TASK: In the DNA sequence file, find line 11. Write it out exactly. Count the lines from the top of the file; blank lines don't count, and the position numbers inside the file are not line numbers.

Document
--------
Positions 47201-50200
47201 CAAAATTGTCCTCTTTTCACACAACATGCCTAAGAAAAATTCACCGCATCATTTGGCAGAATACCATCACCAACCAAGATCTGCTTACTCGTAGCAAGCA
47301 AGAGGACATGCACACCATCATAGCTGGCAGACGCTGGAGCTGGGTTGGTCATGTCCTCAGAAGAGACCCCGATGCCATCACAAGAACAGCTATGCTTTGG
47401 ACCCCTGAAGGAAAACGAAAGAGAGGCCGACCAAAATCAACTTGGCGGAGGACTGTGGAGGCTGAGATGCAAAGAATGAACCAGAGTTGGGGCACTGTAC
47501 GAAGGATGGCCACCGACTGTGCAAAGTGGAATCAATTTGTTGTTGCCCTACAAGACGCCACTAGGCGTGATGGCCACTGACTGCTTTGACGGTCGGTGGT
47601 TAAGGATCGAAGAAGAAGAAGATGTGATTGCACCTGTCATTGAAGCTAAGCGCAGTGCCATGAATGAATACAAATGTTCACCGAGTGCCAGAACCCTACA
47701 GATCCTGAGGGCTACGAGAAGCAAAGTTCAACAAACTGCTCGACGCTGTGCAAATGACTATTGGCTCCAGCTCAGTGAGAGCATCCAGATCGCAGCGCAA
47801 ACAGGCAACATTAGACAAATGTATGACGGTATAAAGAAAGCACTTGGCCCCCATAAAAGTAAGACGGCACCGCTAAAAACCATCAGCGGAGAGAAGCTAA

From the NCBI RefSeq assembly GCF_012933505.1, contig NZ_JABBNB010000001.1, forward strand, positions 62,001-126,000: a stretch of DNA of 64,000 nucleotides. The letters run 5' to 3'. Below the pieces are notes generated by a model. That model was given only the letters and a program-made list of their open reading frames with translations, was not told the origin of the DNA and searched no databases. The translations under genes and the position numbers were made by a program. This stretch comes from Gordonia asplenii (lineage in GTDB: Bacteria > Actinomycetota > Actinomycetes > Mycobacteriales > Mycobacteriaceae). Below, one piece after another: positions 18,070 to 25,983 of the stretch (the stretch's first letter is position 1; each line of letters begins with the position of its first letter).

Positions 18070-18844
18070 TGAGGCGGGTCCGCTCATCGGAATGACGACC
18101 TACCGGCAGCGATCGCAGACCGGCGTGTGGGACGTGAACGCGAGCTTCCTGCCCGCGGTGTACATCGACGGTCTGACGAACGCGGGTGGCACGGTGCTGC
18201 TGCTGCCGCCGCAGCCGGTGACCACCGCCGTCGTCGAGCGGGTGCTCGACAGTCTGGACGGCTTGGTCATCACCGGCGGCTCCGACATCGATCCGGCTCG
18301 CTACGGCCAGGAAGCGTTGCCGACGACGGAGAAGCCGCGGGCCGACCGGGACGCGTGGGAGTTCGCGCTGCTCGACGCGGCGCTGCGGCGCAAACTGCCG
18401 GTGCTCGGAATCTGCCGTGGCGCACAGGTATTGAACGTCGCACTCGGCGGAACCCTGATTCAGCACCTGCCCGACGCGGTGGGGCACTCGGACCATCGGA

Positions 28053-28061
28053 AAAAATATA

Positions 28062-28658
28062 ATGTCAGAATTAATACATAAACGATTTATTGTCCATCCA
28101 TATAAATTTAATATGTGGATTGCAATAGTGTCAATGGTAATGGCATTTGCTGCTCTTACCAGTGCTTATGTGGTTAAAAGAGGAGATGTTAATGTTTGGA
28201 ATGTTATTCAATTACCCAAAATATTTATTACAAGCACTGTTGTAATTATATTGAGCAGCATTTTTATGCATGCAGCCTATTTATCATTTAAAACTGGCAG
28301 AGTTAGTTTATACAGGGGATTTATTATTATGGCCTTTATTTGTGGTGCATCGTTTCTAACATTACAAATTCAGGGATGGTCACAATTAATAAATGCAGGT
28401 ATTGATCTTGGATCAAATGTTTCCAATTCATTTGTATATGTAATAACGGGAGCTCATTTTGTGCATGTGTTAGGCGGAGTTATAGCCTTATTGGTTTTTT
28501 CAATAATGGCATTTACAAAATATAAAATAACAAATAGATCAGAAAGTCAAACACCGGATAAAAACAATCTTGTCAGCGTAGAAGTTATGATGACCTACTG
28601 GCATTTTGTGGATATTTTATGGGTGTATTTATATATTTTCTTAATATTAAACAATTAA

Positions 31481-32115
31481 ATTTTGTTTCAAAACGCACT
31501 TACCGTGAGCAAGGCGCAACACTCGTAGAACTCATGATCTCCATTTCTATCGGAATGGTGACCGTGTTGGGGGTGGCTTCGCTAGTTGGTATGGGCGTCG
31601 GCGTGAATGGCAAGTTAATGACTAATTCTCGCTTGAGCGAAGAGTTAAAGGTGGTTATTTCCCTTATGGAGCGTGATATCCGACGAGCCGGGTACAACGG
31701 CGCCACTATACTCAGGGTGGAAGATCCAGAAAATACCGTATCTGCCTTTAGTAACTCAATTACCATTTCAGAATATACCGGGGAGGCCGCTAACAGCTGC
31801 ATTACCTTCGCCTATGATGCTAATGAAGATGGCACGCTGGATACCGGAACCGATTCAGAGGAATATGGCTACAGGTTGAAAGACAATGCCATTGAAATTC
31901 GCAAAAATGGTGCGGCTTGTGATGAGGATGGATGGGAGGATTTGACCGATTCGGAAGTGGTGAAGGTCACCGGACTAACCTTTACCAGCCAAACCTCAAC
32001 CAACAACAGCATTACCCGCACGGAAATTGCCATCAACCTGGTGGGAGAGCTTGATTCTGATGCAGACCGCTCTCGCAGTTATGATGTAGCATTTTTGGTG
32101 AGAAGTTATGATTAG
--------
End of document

18070 TGAGGCGGGTCCGCTCATCGGAATGACGACC